Due to technical difficulties, the public was not able to attend the latter part of the preliminary CDAC meetings for Fond du Lac and Juneau counties. Recordings of the Fond du Lac and Juneau meetings are now available on the DNR website.

SOURCE: Wisconsin DNR


Safety top priority when turkey hunting

The Wisconsin Department of Natural Resources reminds hunters to practice safe hunting as they prepare for the upcoming spring turkey season.
While turkey hunters are skilled in the art of concealment, wearing the wrong color could put hunters more at risk this upcoming turkey season. It’s especially important to avoid wearing red, white or blue. If a fellow hunter sees a flash of those colors through brush, you could be mistaken for a turkey.
Think safety first when out hunting. Last spring, the DNR received two reports of hunting incidents, including one person who was imitating a turkey and was accidentally shot by another hunter from a different group.
In addition to watching your wardrobe, hunters are reminded to practice the four rules of Firearm Safety (TAB-K) while afield:
T - Treat every firearm as if it is loaded
A - Always point the muzzle in a safe direction
B - Be certain of your target and what's beyond it
K - Keep your finger outside the trigger guard until ready to shoot
“The most common rule that we find to be broken is people not being certain of their target and what’s before and beyond it,” said Ashley Van Egtern, DNR Hunter Education and R3 Program Specialist. “When people are afield, they need to make sure they are taking the time to properly identify their target. They should also know what is before their target and what is beyond it, as the trajectory of any projectile isn’t guaranteed to stop with the target.”
The regular season takes place April 21-June 1. For more information on the 2021 spring turkey season, click onto https://dnr.wisconsin.gov/topic/hunt/turkey.

SOURCE: Wisconsin DNR


Minnesota bear hunt applications due May 7

Prospective Minnesota bear hunters have through Friday, May 7, to apply for a bear hunting license.
Applications for the 2021 season should be submitted online or via telephone at 888-665-4236.
A total of 3,575 licenses are available in 13 permit areas. The fee to apply is $5. Bear licenses cost $44 for residents and $230 for nonresidents. The season is open from Wednesday, Sept. 1, through Sunday, Oct. 17.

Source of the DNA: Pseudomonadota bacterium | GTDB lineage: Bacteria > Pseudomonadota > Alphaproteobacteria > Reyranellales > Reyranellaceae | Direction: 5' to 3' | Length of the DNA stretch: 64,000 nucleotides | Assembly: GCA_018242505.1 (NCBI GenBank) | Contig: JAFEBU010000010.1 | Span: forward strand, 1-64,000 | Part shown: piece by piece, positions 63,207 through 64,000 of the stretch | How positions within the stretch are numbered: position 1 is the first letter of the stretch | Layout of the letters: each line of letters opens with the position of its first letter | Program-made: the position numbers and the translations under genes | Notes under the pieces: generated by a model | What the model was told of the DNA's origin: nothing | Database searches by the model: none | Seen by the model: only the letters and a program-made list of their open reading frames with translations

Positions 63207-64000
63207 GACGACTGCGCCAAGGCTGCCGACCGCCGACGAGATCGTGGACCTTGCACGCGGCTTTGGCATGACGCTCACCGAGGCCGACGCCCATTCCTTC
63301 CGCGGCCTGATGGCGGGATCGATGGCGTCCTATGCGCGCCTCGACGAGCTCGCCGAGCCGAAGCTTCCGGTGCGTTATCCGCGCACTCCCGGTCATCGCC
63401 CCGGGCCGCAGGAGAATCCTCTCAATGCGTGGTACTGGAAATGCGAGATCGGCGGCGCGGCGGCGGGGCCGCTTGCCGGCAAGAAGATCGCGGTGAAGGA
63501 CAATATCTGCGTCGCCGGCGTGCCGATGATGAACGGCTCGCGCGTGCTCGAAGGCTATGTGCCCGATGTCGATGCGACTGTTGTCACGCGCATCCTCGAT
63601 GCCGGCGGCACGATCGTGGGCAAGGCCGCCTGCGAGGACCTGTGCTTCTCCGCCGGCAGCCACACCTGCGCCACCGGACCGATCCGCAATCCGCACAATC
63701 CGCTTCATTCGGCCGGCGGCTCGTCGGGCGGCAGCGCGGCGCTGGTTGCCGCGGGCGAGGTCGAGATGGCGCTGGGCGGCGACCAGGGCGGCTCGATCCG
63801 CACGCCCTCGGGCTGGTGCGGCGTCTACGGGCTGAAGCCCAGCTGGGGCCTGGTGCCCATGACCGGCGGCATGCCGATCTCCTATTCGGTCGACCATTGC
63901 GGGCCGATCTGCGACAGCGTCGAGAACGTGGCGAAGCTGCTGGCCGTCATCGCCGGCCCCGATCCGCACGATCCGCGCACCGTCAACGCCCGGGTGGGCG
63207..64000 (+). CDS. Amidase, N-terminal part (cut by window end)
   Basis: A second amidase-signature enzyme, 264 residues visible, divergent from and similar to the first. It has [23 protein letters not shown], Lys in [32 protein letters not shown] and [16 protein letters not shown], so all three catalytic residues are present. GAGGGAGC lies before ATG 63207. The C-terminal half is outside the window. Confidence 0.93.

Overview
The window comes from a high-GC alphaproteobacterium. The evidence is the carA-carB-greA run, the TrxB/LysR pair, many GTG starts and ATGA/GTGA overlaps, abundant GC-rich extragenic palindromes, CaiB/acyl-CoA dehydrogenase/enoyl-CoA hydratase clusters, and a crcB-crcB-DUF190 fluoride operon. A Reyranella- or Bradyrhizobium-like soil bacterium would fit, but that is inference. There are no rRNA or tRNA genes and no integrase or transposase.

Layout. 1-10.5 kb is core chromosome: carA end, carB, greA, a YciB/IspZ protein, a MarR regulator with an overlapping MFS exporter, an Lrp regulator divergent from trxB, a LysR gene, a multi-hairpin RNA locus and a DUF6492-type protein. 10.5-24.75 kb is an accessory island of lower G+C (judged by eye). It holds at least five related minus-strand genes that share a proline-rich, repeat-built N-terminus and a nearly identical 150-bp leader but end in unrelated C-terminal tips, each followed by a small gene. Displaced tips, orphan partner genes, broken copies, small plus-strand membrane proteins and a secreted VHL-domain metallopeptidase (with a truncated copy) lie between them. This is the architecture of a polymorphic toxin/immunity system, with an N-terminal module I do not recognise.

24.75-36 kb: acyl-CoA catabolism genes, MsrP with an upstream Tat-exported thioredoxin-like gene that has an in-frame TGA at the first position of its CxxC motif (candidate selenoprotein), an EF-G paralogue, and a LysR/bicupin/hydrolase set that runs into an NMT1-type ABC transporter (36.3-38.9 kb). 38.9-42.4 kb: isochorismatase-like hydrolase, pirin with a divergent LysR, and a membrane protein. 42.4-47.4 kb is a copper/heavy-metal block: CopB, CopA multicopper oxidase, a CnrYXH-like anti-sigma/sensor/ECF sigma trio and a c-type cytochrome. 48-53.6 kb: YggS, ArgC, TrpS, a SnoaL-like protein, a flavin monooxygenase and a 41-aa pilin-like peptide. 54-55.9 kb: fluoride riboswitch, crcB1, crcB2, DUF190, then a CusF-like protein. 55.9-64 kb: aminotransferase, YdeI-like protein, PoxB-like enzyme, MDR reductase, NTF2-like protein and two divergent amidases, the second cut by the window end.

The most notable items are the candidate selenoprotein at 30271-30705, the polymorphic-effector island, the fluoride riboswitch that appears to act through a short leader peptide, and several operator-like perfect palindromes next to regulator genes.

Lottery winners will be notified by June 1. The deadline to purchase licenses awarded by lottery will be Sunday, Aug. 1. Any remaining un-purchased licenses will be available starting at noon on Wednesday, Aug. 4.
The no-quota area that includes east-central and far northwestern Minnesota is not part of the lottery drawing and will have an unlimited number of licenses available.
Overall, bear permit numbers for quota areas have remained unchanged since last year to allow bear population numbers to gradually increase and support a robust bear population. Bear hunting information is available on the DNR website at https://www.dnr.state.mn.us/hunting/bear/index.html.

SOURCE: Minnesota DNR


Natural Resources Board approves waterfowl hunting season

MADISON, Wis. – Thanks to input from hunters and new scientific research, changes are coming to the 2021 Wisconsin migratory bird hunting season.
The Wisconsin Natural Resources Board (NRB) voted unanimously for the Department of Natural Resources to move forward with proposed rules for the 2021 migratory bird season framework and regulations.
Highlights from the approved season structure include:
* A new duck zone structure for the 2021 season. A new Open Water Zone has been created in the waters of Green Bay and Lake Michigan, and the former Mississippi River Zone has been absorbed into the South Zone.
* The South Canada Goose Zone has a daily bag limit of three Canada geese during the first portion of the season, and a daily bag limit of five Canada geese during the Holiday Hunt.
* Based on the U.S. Fish and Wildlife Service’s season framework, there will be a scaup bag limit of one scaup for 15 days and two scaup for 45 days.
“The 2021 season frameworks are based on the most current scientific data, as well as on input from the public, conservation and hunting groups and results from a waterfowl hunter survey,” said Taylor Finger, DNR migratory bird ecologist. “We used all the tools in our toolbox to collect public input while adhering to the COVID-19 pandemic restrictions. Virtual meetings and expanded online outreach increased our engagement with our customers. In total, we received more than 1,500 comments regarding the 2021 waterfowl season proposals.”